(Apparatus Example 2)

FIG. 5 is a typical view showing diagrammatically a second example of a printing unit to which the method of the present invention is preferably applicable. The printing unit is largely comprised of a cloth supply unit B for delivering printing medium such as a cloth pretreated for the textile printing and wound around a roller 33, a main unit for performing the printing by using an ink jet head while precisely feeding the cloths delivered, and a winding unit C having a roller 39 for winding the printed cloths after drying. And the main unit A further comprises a precision cloth feeding unit A-1 including a platen and a print unit A-2. FIG. 6 is a perspective view showing in detail the constitution of the print unit A-2.

The operation of this apparatus will be now described using an instance of performing the textile printing onto the cloths pretreated as the printing medium.

The pretreated roll-like cloths 36 are delivered toward the cloth supply unit to the main unit A. In the main unit, a thin endless metallic belt 37 which is precisely driven stepwise is looped around a drive roller 47 and an idler roller 49. The drive roller 47 is directly driven stepwise by a stepping motor (not shown) of high resolution to feed the belt 37 stepwise by the amount of steps. The delivered cloths 36 are firmly pressed onto the surface of the belt 37 backed up with the idler roller 49 by a presser roller 40.

The cloths 36 fed stepwise by the belt are positioned at a predetermined position in a first print unit 31 under a platen 32 on the back side of the belt, and printed by the ink jet head 9 on the front side thereof. Every time one line of print is terminated, the cloths are fed by a predetermined step, and then dried through the heating by a heating plate 34 disposed on the back side of the belt, in addition to the hot air from the surface supplied/exhausted by a hot air duct 35. Subsequently, in a second print unit 31', overlap printing is performed in the same way as in the first print unit. Note that the hot air duct 35 may not be necessarily provided, but when this is omitted, air drying (natural drying) is made in the portion from the first printing unit 31 to the second printing unit 31'.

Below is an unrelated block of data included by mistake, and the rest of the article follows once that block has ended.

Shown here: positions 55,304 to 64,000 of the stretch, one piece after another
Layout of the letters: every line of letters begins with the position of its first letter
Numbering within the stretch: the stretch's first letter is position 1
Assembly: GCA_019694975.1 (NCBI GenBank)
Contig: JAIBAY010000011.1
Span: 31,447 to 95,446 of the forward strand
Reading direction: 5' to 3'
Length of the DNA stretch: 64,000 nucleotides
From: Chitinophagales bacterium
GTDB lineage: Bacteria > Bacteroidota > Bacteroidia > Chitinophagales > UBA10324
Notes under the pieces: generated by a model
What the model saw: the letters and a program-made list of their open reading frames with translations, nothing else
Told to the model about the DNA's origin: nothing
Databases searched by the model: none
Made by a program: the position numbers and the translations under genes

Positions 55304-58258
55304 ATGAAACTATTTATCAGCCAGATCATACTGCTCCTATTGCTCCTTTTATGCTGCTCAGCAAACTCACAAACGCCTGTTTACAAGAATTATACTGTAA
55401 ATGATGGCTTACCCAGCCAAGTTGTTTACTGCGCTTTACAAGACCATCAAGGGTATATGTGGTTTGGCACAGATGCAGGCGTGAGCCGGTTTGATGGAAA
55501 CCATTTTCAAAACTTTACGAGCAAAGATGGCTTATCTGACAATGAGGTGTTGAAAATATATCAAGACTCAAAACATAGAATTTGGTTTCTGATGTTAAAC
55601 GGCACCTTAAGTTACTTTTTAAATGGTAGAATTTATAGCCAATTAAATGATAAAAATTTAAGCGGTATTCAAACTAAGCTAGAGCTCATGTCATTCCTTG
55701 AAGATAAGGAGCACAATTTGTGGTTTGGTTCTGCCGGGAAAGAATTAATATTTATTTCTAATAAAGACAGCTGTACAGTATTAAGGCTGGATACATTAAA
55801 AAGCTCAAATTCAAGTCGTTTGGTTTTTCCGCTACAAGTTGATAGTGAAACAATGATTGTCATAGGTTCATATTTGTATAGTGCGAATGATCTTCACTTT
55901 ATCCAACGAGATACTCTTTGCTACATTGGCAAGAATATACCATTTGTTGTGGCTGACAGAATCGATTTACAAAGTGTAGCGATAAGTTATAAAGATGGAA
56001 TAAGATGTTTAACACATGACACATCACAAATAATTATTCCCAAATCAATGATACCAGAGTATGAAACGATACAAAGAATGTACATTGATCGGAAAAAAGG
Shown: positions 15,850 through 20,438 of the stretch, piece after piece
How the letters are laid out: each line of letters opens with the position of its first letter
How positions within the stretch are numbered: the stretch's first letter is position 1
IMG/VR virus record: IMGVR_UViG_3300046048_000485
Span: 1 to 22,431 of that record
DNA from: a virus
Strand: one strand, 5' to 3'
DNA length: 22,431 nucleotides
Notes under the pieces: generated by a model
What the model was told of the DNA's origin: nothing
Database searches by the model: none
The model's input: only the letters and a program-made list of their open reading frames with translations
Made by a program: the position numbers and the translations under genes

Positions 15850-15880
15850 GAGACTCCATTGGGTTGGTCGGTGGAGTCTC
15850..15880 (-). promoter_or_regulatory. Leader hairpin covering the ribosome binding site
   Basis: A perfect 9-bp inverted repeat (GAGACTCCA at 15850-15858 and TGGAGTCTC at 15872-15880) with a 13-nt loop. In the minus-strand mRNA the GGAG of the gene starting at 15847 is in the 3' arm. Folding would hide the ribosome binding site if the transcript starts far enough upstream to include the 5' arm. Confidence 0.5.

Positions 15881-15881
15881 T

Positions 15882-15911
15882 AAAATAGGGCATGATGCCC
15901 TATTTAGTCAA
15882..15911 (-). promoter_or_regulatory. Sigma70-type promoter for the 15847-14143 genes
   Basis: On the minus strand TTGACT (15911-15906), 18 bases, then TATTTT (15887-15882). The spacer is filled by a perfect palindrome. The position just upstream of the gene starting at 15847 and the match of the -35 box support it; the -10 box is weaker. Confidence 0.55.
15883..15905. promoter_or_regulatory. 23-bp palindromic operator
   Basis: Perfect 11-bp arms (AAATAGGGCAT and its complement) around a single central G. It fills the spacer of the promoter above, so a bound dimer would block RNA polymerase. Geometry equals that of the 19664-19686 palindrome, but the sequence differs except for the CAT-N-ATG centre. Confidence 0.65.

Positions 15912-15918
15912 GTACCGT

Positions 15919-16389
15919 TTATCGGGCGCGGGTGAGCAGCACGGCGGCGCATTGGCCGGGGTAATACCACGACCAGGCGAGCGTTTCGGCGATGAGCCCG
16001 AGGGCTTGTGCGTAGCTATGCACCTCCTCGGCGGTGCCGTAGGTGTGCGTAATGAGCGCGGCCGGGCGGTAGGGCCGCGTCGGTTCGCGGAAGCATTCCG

The printed cloths are separated from the surface of the belt 37, dried again by a post drying unit 46 similar to the heating plate and the hot air duct as previously described, guided by a guide roll 41, and wound around a winding roll 48. And the wound cloths are removed from the main device, and subjected to additional processing such as coloring (fixation), washing, and drying to be performed in batch processing to provide the final products.

The details of the print unit A-2 will be described below with reference to FIG. 6. Herein, the preferred embodiment is such that the first print unit head prints information with the dots culled out in a staggered manner, for example, by discharging the ink, drying process is passed through, and the second print unit head prints complementary information culled out by the first print unit by discharging the ink. In this way, the process of air drying or compulsory drying between each printing makes it possible to further reduce the occurrence of blurs of dots as printed when the same quantity of ink is used.

In FIG. 6, the cloth 36 as the of printing medium is supported by the belt 37 and fed stepwise in an upper direction as shown. In the first print unit 31 provided downward in the figure, there is provided a first carriage 44 having thereon the ink jet heads of specific colors S1 to S4, as well as Y, M, C and Bk. The ink jet head (print head) in this embodiment has elements for generating the heat energy causing film boiling in the ink as the energy used to discharge the ink, and has 128 or 256 discharge ports arranged with a density of 400 dpi (dots/inch).